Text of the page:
Photo: Steven Crook
The NT$42.6-million restoration effort kicked off in 2019, and should have been finished by the end of last year. Craftsmen have straightened sagging roofs, damp proofed and replastered walls and redone from scratch a great deal of internal woodwork.
The Chen Shih Sing partnership was established in 1776, but the house is even older. It was built around 1750, or perhaps as early as 1719. Whatever the truth, this cluster of interconnected halls and wings now boasts gleaming white walls, derusted wall anchors (hook-like metal fixtures designed to stop walls from bulging outward), and brand-new wooden ladders to the raised sleeping quarters.
Ownership of the property (which once had its own stables) will remain with descendants of Chen Deng-chang (陳登昌), a Fujianese pioneer who seems to have arrived in Taiwan around the time Cheng Cheng-kung (鄭成功, often called Koxinga) and his army of Ming dynasty loyalists violently ended the Dutch East India Company’s 1624-1662 occupation of Tainan.
Photo: Steven Crook
How much of the house — located at 46, Lane 317, Minzu Road Section 2 (民族路二段) — will be open to the public, and how often, has yet to be announced.
ASAKUSA SHOPPING CENTER
On the corner of Simen Road (西門路) and Jhengsing Street (正興街), what the city government has rebranded as Asakusa Shopping Center (西門淺草青春新天地) is also undergoing refurbishment.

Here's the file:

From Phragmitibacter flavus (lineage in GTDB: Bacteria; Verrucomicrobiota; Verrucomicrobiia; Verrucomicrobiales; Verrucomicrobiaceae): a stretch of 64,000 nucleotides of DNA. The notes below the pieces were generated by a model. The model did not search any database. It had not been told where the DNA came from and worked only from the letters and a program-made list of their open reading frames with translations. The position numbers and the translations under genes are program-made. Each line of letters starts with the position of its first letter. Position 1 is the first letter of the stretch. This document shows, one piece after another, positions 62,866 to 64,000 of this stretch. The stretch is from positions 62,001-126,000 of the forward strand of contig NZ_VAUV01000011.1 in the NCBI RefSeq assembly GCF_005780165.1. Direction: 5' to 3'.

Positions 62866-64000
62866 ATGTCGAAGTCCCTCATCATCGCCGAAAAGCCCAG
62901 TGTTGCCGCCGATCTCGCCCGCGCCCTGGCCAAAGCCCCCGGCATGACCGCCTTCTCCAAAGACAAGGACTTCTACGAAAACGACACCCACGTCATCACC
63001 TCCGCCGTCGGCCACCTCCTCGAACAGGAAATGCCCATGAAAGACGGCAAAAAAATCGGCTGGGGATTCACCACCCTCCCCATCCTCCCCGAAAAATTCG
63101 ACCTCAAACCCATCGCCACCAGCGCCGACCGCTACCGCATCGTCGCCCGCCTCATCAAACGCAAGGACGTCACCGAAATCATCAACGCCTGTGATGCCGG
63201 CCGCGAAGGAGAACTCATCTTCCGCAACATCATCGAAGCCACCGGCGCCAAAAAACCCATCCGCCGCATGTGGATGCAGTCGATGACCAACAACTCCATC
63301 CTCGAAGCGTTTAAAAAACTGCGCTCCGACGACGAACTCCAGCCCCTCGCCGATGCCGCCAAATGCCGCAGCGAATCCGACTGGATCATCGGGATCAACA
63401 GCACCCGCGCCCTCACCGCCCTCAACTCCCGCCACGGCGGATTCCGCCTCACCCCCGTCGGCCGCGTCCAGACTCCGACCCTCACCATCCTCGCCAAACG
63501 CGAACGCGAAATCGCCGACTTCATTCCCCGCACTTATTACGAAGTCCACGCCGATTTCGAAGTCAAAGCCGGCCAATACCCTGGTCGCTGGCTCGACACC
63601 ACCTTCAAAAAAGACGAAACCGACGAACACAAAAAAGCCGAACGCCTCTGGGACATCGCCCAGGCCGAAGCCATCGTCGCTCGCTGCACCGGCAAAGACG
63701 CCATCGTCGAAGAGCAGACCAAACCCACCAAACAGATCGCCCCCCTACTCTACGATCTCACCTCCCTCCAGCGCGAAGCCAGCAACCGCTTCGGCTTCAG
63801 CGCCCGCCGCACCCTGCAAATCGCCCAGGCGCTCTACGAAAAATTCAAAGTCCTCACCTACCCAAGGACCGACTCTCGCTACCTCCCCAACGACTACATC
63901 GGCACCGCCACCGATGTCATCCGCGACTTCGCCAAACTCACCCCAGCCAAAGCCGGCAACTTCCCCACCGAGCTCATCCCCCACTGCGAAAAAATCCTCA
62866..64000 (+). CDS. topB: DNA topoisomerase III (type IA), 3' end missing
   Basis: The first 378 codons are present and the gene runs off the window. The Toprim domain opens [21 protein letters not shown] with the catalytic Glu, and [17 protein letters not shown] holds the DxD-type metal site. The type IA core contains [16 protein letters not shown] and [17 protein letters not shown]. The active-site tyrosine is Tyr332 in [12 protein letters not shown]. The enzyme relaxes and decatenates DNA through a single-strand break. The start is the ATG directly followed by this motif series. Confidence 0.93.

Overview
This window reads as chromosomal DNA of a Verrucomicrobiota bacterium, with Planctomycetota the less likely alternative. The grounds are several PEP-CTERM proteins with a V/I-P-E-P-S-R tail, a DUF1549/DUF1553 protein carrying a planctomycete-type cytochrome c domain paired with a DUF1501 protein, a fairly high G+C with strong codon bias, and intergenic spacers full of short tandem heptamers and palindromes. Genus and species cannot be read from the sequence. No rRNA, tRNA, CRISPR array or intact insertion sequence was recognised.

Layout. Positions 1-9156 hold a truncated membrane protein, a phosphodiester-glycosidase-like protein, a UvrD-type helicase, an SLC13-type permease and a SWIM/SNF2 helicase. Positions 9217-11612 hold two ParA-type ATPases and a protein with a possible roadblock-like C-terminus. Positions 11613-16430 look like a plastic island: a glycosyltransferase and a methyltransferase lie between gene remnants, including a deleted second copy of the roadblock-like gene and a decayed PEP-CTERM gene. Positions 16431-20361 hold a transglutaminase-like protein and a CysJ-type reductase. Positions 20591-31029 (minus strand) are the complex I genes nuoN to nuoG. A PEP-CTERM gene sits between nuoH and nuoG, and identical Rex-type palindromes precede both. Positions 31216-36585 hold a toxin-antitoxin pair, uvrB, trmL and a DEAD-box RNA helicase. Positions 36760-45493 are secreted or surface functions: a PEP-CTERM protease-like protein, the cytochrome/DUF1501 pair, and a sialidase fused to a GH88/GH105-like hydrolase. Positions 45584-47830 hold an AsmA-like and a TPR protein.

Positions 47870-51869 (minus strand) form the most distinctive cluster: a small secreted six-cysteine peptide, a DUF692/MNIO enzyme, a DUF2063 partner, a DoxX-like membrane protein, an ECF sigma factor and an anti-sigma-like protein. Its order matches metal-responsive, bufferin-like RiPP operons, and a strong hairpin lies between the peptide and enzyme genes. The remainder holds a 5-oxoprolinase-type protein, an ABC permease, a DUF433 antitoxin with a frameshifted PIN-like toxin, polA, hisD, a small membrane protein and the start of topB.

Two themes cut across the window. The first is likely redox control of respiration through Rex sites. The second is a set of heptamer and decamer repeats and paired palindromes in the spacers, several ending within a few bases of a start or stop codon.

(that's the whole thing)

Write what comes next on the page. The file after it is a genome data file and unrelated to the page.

If you explore this maze of little shops right now, you can see both renovated and unrenovated sections.
The oldest part of the shopping center is the 1912 warehouse-like building set back from Jhengsing Street. Restoration work on this structure was finished last year. The front part is open to the public, and occupied by a handful of tailoring businesses. The end farthest from the street remains barricaded off, however.
A slightly more modern entrance to the complex faces the southwestern corner of the Simen-Jhengsing intersection. This building, which bears the name West Market (西市場), has been sandblasted clean and given new window frames.
Over the years, the interior has become a mishmash of different materials as individual vendors remodeled or expanded their shops. Looking up, there’s still an impressive amount of wood, despite the fire risk, as well as brick and corrugated iron.